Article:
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Best geography book in a very long time
on 24 March 2011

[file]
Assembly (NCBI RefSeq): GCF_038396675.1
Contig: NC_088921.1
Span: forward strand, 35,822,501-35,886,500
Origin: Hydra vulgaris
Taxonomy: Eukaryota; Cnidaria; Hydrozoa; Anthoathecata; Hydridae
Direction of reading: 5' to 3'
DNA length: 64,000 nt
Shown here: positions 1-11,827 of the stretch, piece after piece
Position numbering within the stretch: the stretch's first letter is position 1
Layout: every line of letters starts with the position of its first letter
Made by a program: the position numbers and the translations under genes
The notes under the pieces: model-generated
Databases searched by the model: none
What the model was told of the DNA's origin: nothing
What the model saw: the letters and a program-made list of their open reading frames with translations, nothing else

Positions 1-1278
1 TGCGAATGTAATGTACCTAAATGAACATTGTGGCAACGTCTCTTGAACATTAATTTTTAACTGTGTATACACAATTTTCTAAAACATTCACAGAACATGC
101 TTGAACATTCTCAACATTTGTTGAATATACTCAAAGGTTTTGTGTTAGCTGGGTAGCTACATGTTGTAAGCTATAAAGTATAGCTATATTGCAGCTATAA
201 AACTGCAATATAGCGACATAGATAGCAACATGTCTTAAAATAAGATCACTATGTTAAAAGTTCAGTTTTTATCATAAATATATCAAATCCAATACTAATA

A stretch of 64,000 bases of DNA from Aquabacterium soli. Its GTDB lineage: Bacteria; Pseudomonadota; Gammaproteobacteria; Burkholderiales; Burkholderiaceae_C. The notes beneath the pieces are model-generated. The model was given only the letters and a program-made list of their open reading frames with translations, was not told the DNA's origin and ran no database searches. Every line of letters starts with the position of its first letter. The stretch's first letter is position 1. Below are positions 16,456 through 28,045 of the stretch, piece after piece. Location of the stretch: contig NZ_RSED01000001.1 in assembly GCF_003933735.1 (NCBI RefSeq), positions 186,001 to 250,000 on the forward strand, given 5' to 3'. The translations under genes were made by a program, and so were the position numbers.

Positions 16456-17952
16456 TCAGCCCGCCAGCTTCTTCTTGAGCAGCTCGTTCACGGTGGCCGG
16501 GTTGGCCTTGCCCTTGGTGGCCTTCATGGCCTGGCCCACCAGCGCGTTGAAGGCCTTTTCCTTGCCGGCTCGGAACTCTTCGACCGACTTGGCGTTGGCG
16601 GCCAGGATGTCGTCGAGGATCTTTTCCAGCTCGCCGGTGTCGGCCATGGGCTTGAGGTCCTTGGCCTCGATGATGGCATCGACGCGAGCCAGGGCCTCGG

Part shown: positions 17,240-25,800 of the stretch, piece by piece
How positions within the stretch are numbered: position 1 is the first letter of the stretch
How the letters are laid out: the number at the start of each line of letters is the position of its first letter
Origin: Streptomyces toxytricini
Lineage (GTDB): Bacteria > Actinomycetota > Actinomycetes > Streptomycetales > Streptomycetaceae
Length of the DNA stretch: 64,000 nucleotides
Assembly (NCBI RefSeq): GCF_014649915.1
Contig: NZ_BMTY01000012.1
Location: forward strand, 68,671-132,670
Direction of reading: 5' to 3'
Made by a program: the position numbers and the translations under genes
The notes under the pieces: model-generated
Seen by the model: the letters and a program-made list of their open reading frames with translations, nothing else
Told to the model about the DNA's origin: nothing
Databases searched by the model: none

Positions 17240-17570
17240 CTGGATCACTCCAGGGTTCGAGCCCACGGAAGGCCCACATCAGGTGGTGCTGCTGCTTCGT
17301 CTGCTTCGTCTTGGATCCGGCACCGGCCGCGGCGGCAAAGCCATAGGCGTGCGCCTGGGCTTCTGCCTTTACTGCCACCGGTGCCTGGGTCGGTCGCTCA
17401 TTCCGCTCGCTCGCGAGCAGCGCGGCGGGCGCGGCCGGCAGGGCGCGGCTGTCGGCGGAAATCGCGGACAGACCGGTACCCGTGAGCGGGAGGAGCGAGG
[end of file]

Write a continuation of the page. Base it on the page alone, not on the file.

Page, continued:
This must be the best geography book in a very long time - a really compelling study of the world in 2050 - and of the emergence of a new region, comprising the Arctic zones of North America, Scandinavia and Russia. I was hooked by both these themes, for Laurence Smith writes in a similar, compelling vein to his UCLA colleague, Jared Diamond. He gets his knowledge across very much story-first, beginning with the extraordinary tale of a pizzly - a grizzly bear-polar bear hybrid, and a sign, perhaps of the reality of encroaching climate change. And Smith is a wonderful forager of stats and tables, which he presents with jaw dropping clarity. The growth of megacities (10m plus population), for example, from three in 1975 to 19 today, to 27 projected by 2025. Or the ageing world population, particularly in countries like Japan (already with a median at 44.6 years), but also in places you don't expect like India, where today's median is 25 years but is set to rise to 38 by 2050. There are a lot more of these fascinating projections in The New North. And a lot of legwork, talking to people across the Arctic regions. A highly recommended book.